The FOSS world must understand “just install Linux” won’t cut it. We must make “the whole widget” as Jobs would say.
But don’t listen to me, let Stallman make the case:
Richard: I’ve never installed the GNU plus Linux system on a computer myself.
Richard: I always found someone who knew how to do that. Got someone to do it for me.
Me: So it was so difficult that you have not installed…
Richard: No, it's just that I was so busy, I didn’t wanna learn how.
@ciaby I have a lot of respect for Richard. We wouldn’t be where we are without him and the free software movement. But it’s time we moved beyond some of its limitations in order to meet the challenges that weren’t necessarily present 30 years ago. And it’s great to see that with initiatives like @Purism, we are starting to.
@aral That's something I am talking a lot with people, here in France. "People have not the energy to rise up and handle their fate, even if they HAVE to."
Managing energy loss should be, IMO, the main concern of anyone who want to change people behaviors.
@booteille @aral This is why shorter work hours is such an important issue! People need more energy and time in their daily lives to be able to meet the mentally taxing challenges we meet in society today. If not, we fall for the good sounding, simple ideas of advertisers, hoaxers, demagogues and strongmen. I'm glad the Green Party (at least here in Norway) takes this seriously, and I hope more politicians do and will soon.
@aral This is why manufacturers like System76 are so important, so that people can buy systems that already run Linux out of the box.
@aral What do you suggest? Starting a PC manufacturing company and trying to take over the market just to sell desktops with Linux pre-installed doesn't seem viable (and is already being done by Purism and others), and I don't see switching OS's getting any simpler than pendrivelinux.com has already made it. There are several distros that are already almost as user-friendly as Windows, like Mint, and if anything technical support is even easier to get from the Linux community than from Windows or Mac IT. I don't see any room for major improvement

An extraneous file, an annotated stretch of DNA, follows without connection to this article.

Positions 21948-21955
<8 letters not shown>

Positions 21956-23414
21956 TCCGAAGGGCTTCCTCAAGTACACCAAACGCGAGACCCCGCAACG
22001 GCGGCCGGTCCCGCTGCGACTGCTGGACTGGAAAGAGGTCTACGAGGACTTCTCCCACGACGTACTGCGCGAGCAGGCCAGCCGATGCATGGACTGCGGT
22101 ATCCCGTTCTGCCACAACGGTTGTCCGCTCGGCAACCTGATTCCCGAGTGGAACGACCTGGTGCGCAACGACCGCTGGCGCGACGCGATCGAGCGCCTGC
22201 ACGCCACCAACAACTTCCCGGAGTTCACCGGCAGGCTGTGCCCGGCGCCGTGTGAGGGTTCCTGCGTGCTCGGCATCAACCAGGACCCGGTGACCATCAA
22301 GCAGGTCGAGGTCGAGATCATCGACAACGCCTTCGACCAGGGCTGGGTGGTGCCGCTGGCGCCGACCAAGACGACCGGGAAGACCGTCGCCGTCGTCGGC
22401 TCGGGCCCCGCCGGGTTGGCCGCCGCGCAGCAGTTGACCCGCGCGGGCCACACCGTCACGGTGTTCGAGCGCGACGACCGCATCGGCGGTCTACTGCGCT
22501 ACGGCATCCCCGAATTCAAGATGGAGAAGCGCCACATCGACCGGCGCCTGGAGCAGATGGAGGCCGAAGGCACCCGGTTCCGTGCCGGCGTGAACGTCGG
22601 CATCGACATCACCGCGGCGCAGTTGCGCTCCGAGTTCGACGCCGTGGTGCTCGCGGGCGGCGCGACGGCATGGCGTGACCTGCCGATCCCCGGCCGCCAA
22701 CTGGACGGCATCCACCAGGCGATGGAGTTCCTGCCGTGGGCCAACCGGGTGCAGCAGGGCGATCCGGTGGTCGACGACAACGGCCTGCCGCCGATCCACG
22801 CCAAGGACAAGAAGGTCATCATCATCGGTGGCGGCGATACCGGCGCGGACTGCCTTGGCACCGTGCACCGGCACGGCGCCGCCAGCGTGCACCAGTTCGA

@socalledunitedstates @aral my view: the act of switching is only one challenge, but it’s certainly a big one. There are myriad other common challenges, such as connecting printers, webcams, and various software that only support Windows or Mac. My wife, for example, uses a vinyl cutting machine that has a design app not available on Linux. I use Lightroom. My dad has a CNC machine, and so on. Lots of headwinds to address.
@aral I've been using Linux for over a decade, and it's been well over five years since I've ever had a case where everything didn't just work.
Sure, there are Linux distros that require a lot of tinkering to get everything just right, but there are also several where everything is just there for you already, and if you do happen to have the time and want to tinker, you can do that, but are by no means required to if you just want to sit and get to work.
@aral The argument that it takes too much time to get working shows an ignorance of the Linux ecosystem. How long does it take to double-click on an installer, reboot your computer, and fill in your name and choose a password?
Because that's what it takes to get a lot of distros up and running. And your friendly little web browser, where most people do what they need to do on a computer, is sitting there waiting for you.
@aral I knew exactly zero other non-windows/macOS users when I got up the courage to "try" installing this Linux thing I'd recently heard of. It was a terrifying leap into the void. If it didn't work, I figured I'd probably need to buy a new laptop -- and at the time one of the primary reasons was saving money.
I've since been able to assist other people in need -- but I'm the parachute and safety net in those scenarios. I'm still amazed, frankly, that it worked out. (and happy it did).
I know that tech help, even to friends and family, can be very thankless. It’s rough sometimes especially when people are flipping their crap because “my pictures!!!! My email!!!!”
Thank you so much for helping (and, assumedly, educating) others.
Your post has also inspired me to write more about how Linux isn’t permanent in the Adélie docs, so people aren’t afraid they’d need a new laptop if it doesn’t work out.
@aral I would add that in my experience, most people buy a computer and start using it right away. As they generally have no backup strategy, moving to another operating system later is hell - finding all the user's files, passwords only saved in browser/email client ("I never needed a password for email on Windows"), ...